Of course there are the old standbys “vafanculo”, i.e. “fuck you”. Someone that is a pain in the ass is a “rompicoglioni” – literally ball buster. I remember a movie with Italian-american mafiosi when asked why one of the mobsters shot someone he said “he was busting my balls”.  Just a “coglione” is “asshole” when referring to someone disagreeable. Another frequent word is “cazzo” which has a wide variety of meanings. It can refer to the male, er, member or as an expletive simply as “shit”. If I stub my toe I’d say “cazzo!”.

Gestures I’m less sure of. The raised middle finger is becoming more widely used here as a “fuck you” gesture but the traditional one is raising you index and pinkie finger. Popular in the U.S. at rock concerts, it has an entirely different meaning here. It’s means “cornuto” or, your partner is sleeping around and is considered a pretty rude gesture.

In one book I’m reading a policeman keeps a list of different degrees of “rotture di coglioni”  – things that are a pain in the ass, examples such as having to pay a parking ticket is at level 5, while a obligatory dinner with in-laws is at level 8, etc. One of my friends, a woman, regularly uses the expression “che palle” (palle means literally balls and we’re not talking sports here) which means “that sucks”.

Below is a video that I found that goes through some of the gestures. A swipe of your fingers below your chin is one I’m quite familiar with which mean “non me ne frega” or you could add “un cazzo” at the end. It means I don’t care and with the addition it means “I don’t give a shit”.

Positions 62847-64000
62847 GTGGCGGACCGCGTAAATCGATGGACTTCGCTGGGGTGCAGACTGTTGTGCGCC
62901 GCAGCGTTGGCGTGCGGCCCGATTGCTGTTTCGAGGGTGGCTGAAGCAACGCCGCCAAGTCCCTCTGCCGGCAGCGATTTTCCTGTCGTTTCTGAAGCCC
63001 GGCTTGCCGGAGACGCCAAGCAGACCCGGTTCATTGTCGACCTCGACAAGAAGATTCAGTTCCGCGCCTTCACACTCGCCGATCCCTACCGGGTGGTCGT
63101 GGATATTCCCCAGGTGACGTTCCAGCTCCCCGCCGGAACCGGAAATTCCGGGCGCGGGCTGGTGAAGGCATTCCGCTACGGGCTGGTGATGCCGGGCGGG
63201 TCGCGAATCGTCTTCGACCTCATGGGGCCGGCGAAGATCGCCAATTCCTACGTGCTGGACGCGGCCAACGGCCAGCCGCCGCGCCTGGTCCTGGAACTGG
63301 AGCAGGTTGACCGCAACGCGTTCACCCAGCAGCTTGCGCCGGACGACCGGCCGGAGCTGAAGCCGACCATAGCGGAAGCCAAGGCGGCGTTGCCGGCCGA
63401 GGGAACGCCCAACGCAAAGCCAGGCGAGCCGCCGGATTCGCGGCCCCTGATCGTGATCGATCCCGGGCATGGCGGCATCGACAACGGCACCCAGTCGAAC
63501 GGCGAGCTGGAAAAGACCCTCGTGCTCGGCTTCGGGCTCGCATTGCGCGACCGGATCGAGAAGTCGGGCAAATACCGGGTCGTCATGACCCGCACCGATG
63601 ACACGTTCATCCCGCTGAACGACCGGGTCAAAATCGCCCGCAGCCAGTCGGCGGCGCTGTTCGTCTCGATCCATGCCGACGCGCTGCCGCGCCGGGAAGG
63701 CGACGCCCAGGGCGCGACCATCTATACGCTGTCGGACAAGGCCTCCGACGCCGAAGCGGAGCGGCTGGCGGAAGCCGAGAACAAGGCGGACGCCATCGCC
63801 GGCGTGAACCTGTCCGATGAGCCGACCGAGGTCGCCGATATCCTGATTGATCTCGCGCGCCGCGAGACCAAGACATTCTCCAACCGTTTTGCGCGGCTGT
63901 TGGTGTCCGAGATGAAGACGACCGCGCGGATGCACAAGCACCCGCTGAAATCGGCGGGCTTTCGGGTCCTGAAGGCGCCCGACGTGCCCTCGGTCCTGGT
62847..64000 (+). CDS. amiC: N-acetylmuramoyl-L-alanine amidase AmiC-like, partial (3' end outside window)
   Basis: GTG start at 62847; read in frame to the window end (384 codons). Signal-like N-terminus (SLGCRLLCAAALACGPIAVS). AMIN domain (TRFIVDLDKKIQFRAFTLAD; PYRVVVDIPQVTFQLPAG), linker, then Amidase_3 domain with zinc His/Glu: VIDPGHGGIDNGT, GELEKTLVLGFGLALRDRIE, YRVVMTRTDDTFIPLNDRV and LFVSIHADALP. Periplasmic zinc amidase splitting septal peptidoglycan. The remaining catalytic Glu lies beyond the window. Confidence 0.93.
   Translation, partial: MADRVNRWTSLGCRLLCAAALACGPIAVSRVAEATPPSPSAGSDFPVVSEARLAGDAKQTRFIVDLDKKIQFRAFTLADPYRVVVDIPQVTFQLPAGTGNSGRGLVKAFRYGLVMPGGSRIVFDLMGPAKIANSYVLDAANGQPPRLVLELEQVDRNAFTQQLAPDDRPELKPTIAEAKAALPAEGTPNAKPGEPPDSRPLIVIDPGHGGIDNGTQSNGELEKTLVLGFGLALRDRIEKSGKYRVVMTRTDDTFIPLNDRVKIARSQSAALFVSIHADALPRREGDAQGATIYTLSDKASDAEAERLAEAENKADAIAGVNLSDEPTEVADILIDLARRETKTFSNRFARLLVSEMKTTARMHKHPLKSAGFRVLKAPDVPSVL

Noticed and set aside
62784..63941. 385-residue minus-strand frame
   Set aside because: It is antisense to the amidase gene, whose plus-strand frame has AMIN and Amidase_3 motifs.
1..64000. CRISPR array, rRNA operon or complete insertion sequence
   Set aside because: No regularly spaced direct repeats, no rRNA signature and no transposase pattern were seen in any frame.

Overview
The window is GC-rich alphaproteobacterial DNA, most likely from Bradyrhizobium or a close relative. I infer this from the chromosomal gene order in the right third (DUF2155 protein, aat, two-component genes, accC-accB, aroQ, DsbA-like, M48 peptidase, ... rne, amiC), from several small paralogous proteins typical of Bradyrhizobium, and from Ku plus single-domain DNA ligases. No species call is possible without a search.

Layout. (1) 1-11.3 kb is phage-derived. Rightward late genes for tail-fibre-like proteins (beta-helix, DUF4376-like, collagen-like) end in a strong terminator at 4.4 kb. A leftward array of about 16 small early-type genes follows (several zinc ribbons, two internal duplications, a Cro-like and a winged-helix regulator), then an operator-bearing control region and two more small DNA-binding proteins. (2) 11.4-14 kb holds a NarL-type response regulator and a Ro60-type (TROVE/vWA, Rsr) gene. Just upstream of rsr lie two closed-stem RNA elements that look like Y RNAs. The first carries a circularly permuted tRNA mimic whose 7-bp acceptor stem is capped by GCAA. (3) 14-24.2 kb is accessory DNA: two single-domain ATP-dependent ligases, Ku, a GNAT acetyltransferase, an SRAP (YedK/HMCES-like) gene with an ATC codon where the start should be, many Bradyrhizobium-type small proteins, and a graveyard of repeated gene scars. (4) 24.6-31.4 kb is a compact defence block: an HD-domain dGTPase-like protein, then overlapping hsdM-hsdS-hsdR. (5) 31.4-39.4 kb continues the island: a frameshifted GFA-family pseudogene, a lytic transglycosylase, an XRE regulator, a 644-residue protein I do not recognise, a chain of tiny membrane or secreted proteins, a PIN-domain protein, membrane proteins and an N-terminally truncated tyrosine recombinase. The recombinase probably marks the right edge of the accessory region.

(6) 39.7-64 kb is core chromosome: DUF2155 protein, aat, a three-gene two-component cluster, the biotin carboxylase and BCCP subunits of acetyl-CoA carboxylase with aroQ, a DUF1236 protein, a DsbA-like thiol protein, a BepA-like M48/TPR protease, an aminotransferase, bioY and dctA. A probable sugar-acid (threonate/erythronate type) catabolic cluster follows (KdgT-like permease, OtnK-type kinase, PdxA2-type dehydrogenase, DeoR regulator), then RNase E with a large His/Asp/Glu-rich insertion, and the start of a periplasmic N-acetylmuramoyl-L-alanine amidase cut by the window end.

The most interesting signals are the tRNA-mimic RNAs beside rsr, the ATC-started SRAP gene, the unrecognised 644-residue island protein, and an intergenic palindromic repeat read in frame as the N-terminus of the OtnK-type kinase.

Oh yes, one other one. “figa” depends on context. It can mean a real hottie referring to a woman or in others “pussy”.

Ah, the joys of learning another language.



  • Share/Bookmark

Now THAT’s a cemetery!

Wednesday, May 16th, 2018

Cemeteries are different in Italy in a number of ways. Certainly they are more dense, usually because they are older and also because they are smaller. Same number of people, smaller area of land = density. They also are often quite beautiful. There is a class of cemeteries called “cimiteri monumentali” monumental cemeteries. Often full of sculpture, often done by reasonably famous artists. One of the top 5 of these is the Cimitero Certosa in Bologna. It’s a bit outside the city center and was founded in 1801 at the site of what had been a monastery of the order “Certosa” which in english that would be the Carthusian order of monks which still means nothing to me but with the help of Google I found that it is an order of monks founded in France in 1084. So there.

The entrance (at least one of them)